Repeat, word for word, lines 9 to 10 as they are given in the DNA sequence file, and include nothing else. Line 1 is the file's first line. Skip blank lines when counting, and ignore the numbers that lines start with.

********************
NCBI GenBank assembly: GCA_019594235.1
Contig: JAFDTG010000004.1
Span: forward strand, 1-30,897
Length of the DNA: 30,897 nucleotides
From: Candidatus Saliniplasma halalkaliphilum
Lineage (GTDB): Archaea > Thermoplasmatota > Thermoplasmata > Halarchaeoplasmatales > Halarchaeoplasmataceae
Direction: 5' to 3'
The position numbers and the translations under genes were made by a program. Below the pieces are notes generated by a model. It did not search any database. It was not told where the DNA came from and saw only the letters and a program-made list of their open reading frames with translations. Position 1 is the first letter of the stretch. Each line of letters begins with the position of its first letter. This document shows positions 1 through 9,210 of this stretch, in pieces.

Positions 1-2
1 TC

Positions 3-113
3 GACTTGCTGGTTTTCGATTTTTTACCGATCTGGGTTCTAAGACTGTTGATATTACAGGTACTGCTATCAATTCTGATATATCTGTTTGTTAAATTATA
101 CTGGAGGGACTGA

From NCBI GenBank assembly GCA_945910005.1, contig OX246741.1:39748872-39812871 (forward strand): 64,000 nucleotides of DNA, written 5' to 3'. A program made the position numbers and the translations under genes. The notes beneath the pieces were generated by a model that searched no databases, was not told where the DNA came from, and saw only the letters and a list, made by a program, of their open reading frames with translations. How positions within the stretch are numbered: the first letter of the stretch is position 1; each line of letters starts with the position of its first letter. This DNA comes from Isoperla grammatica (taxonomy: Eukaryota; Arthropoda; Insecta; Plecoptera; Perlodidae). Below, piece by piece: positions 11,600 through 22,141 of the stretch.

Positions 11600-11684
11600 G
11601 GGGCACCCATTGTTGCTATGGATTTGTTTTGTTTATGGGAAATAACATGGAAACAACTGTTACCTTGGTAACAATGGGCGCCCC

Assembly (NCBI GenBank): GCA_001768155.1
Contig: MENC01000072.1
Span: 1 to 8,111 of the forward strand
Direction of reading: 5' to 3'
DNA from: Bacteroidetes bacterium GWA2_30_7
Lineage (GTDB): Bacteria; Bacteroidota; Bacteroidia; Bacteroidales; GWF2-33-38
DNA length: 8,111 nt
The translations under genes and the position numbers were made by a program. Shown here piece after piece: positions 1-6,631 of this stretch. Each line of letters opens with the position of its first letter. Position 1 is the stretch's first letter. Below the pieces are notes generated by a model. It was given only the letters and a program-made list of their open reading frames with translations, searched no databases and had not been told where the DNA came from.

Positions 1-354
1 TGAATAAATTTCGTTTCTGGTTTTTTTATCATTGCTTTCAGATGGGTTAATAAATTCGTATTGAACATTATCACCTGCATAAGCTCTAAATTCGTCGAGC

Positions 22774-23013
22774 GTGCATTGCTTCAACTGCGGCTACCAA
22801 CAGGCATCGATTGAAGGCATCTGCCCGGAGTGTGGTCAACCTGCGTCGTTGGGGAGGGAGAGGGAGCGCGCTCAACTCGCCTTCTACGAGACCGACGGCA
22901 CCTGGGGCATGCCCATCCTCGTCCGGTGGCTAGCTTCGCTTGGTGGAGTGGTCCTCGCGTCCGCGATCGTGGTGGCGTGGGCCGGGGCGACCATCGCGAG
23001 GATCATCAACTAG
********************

Positions 1-2
1 TC